Are giving games a better way to teach philanthropy?

Jon Behar

Alliance’s recent feature on philanthropy scholarship showcased the growing number of educational opportunities tailored for current and prospective social sector professionals. As Gregory Witkowski described the phenomenon: ‘The development of philanthropy and nonprofit studies programmes over the last two decades is astounding.’ But student philanthropy programmes intended for a broader audience have languished by comparison.

‘Experiential philanthropy’ – in which students are given real money to donate to charities - is the standard approach to teaching philanthropy to undergraduates. In the feature, Charles Keidan reflected on co-teaching one such class to Stanford students who had the opportunity to donate $100,000. Millions of dollars a year are spent on this model, but it hasn’t grown in nearly a decade and has yet to extend beyond North America. Is it time to re-think student philanthropy programmes?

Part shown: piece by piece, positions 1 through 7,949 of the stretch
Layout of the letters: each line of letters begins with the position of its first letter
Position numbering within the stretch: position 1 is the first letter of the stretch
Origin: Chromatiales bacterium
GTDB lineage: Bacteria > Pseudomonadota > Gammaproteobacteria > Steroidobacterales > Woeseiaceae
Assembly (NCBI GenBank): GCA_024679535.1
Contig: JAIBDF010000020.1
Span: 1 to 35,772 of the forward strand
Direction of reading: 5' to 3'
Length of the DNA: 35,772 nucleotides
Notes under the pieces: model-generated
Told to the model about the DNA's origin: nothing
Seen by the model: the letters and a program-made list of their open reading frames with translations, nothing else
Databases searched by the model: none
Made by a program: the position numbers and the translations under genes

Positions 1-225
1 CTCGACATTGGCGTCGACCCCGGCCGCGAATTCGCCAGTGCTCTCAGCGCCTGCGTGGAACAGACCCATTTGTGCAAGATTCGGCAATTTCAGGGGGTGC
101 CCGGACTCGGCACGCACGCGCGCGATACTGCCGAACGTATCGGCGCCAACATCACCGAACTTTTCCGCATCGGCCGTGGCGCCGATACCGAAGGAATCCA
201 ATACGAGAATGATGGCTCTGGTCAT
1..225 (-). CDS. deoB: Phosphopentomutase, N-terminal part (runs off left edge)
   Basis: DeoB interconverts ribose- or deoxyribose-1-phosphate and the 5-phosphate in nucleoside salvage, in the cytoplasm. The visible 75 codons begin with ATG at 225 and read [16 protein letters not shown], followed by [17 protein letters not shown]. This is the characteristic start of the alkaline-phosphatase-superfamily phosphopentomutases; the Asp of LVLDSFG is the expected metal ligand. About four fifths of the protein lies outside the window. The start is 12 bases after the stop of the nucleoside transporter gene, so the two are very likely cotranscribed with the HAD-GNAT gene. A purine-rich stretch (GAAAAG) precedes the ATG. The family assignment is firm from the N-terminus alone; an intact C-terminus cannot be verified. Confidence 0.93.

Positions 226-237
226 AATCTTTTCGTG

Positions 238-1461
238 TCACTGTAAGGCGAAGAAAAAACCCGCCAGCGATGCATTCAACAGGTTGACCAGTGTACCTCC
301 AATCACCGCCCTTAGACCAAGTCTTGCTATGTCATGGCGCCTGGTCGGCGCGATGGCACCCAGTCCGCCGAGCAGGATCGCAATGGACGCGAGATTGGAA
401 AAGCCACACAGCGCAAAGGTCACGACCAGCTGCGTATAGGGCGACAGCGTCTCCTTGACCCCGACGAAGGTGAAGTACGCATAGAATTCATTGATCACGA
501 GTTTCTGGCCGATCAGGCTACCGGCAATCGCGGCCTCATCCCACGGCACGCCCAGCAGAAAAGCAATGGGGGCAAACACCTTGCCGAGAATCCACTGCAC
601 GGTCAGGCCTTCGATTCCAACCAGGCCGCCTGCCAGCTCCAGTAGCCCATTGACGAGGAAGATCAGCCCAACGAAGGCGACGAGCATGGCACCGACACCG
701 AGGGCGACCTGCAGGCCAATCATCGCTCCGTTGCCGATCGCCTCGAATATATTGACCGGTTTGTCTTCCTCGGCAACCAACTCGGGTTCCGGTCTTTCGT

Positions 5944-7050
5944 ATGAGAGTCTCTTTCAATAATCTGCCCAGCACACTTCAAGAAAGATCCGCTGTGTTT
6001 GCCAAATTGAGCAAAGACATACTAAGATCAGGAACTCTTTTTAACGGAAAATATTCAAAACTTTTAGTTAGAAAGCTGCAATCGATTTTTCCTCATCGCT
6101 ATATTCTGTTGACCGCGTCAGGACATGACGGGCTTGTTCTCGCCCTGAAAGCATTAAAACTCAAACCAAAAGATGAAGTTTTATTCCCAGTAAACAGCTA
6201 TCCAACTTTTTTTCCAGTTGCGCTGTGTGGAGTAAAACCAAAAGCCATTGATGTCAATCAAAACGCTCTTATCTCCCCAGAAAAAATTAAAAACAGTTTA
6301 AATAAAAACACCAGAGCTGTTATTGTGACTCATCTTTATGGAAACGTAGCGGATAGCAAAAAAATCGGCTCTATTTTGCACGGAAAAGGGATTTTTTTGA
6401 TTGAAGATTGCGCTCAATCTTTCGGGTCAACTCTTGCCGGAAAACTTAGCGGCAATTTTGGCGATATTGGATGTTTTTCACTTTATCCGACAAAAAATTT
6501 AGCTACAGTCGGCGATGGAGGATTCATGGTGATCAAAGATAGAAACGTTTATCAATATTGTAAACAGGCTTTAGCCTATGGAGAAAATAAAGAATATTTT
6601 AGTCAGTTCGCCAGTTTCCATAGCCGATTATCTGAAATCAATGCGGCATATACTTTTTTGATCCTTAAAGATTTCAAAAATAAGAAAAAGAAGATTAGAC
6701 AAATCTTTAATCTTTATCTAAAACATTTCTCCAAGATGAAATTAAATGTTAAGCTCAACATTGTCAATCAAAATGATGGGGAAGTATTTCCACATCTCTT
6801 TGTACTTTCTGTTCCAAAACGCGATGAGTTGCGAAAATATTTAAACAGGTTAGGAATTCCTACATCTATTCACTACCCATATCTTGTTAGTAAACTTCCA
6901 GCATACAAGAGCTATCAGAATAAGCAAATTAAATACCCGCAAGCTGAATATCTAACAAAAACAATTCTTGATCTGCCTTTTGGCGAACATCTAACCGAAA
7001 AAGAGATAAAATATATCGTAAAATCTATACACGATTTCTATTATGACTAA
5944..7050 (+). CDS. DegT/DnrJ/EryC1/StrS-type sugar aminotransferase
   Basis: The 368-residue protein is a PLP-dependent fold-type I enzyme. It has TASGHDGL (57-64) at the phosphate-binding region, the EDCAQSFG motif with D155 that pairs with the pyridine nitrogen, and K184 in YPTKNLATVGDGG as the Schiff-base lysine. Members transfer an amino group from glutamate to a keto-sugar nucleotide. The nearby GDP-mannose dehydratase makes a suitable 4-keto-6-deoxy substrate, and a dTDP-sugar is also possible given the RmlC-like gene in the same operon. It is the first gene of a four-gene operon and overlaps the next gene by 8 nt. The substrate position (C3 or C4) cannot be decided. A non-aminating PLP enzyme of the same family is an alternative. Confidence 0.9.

Below, I argue that less intensive and expensive formats like ‘Giving Games’ - low cost simulations of real giving choices - have greater potential for scale, and use scarce resources in a more efficient manner. I’ll argue that the lack of growth in traditional experiential philanthropy is connected to its high cost structure and show how results from the field suggest a different and smaller scale approach to student philanthropy is the way forward.

While professional philanthropy education is expanding to new geographies and subject matters, offering programs at the undergraduate, master’s, advanced degree, and executive education levels, we also need philanthropy education for ‘amateurs’  to instill philanthropic skills and civic engagement more widely at a cultural level.

Next Analysis to read

Alliance Breakfast Club – Philanthropy scholarship and practice: bridging the divide

Alliance magazine